Legal Grounds - The FindLaw Legal News with an Attitude Blog

Sales, no matter what you're selling, are a tough racket. You need a great product, great pitch, and a great sales team. And it helps if you have a "closer" on that team -- someone who can come in late and seal the deal. It also helps if that closer is a former stripper and she's giving lap dances in clubs to your doctor clients to get them to prescribe more of your opioids.

That accusation was lobbed at Sunrise Lee, a former regional sales director for Insys Therapeutics, and was made during court testimony involving federal racketeering charges against Lee and four other Insys executives. Fun!

Pound of Meth Found in Apple Store Mystery Package

The Apple Store in Grand Central Station undoubtedly gets weekly shipments of packages filled with addictive contents. But this summer, one arrived that was quite extraordinary. An incredibly unusual chain of events transpired over the summer, culminating in the arrest of Richard Dean Desain of Los Angeles for a host of meth-related charges.

This week, Desain was arraigned for conspiring to deliver multiple shipments of methamphetamine worth tens of thousands of dollars, with plans to distribute them across the New York City area. Specifically, Desain was charged with conspiracy in the second and fourth charges, criminal sale of a controlled substance in the second degree, and criminal possession of a controlled substance in the second and third degrees. He has pleaded not guilty.

In what other state in this great nation would a sheriff's deputy package toy dynamite in a box, insert a note saying "Boom," and use interoffice mail to send it to his lieutenant as a prank? Former Pinellas County Sheriff's Deputy James Piper, a 59-year-old with 35 years on the force did just that, leading to the evacuation of the administration building and his own resignation.

Apparently not everyone thinks fake bombs are funny.

Most of us know what we're getting with a veggie or "garden" burger. Tofurky? Not that confusing. After all, the makers of vegetarian animal flesh alternatives would have a tough time reaching their target audience if those alternatives sounded too much like the real thing.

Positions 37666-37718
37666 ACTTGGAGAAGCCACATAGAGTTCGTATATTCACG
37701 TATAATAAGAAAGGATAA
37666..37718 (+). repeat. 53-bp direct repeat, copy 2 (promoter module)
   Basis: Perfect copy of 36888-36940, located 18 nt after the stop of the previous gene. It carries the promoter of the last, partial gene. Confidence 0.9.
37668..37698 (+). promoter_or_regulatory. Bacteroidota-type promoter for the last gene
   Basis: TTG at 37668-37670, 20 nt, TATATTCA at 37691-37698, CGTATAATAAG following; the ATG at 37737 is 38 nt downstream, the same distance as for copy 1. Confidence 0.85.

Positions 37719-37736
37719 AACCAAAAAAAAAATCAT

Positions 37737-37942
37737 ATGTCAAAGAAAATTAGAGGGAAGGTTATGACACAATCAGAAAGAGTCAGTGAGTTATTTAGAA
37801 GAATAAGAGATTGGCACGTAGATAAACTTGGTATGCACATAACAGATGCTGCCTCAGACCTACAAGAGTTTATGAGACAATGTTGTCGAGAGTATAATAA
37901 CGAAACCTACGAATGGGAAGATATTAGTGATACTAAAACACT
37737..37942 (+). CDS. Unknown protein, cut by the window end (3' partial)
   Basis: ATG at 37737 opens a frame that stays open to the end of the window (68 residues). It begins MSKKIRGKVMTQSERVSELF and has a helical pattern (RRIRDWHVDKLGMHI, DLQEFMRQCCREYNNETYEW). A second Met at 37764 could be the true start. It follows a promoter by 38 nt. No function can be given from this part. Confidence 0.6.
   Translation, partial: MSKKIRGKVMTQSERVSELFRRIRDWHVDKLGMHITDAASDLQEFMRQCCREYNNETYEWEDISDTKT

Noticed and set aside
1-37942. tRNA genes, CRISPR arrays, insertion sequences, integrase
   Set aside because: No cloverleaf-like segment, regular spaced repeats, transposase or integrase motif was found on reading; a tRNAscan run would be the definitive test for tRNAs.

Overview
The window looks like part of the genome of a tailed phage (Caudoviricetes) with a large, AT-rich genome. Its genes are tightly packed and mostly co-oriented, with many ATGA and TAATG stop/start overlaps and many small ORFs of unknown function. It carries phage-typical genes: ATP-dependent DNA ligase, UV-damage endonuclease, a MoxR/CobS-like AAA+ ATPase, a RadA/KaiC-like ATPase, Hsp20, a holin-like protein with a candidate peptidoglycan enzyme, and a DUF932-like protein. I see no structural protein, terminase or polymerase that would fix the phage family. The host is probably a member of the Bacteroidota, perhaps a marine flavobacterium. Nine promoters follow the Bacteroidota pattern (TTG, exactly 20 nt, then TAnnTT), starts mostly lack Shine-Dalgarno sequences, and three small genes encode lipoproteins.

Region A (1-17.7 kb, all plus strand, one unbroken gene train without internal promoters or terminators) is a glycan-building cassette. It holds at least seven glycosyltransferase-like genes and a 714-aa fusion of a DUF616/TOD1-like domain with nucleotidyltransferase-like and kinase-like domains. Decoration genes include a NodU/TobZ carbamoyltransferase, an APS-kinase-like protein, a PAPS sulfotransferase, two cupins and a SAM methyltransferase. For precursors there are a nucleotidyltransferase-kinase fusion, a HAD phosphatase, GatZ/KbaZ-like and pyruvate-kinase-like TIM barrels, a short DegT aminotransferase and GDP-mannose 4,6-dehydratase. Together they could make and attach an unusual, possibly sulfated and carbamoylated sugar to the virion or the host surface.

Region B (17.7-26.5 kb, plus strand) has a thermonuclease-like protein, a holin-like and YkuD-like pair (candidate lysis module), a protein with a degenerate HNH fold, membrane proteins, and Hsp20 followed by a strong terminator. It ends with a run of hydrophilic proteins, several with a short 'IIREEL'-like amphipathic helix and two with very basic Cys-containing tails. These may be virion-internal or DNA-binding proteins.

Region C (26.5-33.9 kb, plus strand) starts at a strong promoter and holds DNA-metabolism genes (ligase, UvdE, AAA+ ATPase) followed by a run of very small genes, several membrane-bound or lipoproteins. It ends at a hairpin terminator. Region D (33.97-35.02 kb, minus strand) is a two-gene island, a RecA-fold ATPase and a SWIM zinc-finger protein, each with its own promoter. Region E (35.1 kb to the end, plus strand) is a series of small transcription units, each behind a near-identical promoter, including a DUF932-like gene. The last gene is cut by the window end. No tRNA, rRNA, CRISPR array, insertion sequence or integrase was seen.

Still, the State of Missouri wants to save you from trying to eat meat and eating a plant instead. State lawmakers passed a bill that prohibits "misrepresenting a product as meat that is not derived from harvested production livestock or poultry." And if you call non-meat "meat," you could be facing a year in jail and a $2,000 fine.

"My supervisor and I have verified that New Mexico is a state."

Not exactly what you expect to hear from a marriage clerk. Perhaps from a middle schooler clowning around in a geography class, but not a civil servant in our nation's capital. But that's apparently what Gavin Clarkson was told after a back-and-forth with a D.C. Marriage Bureau clerk last month that included the clerk asking to see Clarkson's "New Mexico passport."


Look, we're not saying the New York Jets are a good football team or even an above-average one. The team hasn't made the playoffs since 2010, and has been the butt of jokes for years. In fact, you probably shouldn't ever watch the Jets -- not if they show up on ESPN highlowlights; not if they're playing against your favorite team; not even if you've been a lifelong fan.

What we are saying is that, from a strictly legal standpoint, "I drank too much because the Jets suck!" is not going to get you out of a DUI conviction.

Man Sues to Lower Age by 20 Years

Dismayed by the Tinder prospects for a 69 year old male, Emile Ratelband, a resident of the Netherlands, has petitioned the court to allow him to legally lower his age by 20 years. According to his reasoning, "We live in a time when you can change your name and change your gender. Why can't I decide my own age?" Though this seems utterly laughable, perhaps it is an interesting philosophical debate to have over a beer or two.

We all want to celebrate Halloween in our own way. And for some of us, that means thousands of dollars in scary costumes and spooky decorations. That's all well and good, as long as we're actually paying for it.

But a New Mexico couple went on a Halloween shopping spree, all with stolen credit card numbers. And they would've gotten away with it, too, if it weren't for some sharp costume shop employees.

Perhaps Jason Anderson and Luz Ortega thought they were outsmarting Tarvares Hargrave by cheating him during a drug sale. Maybe they thought they were outsmarting the cops by not actually having drugs for sale. And maybe they didn't even know what they had for sale wasn't drugs. Either way, the couple's plan backfired in the Raleigh-Durham International Airport, as all three were arrested for trafficking 10 bars of Ivory soap.


In the United States, we normally have a clear separation of powers: the legislative branch makes the laws, the judicial branch interprets them, and the executive branch enforces them. But every now and then, when one branch isn't around to help, another has to step in. Or, in this case, run down.

Absent any help from a court bailiff or sheriff's officers, Judge R.W. Buzzard leapt from behind his bench during a court hearing, ripped off his judicial robe, and chased after two handcuffed inmates as they tried to make their escape. And he nabbed one of them.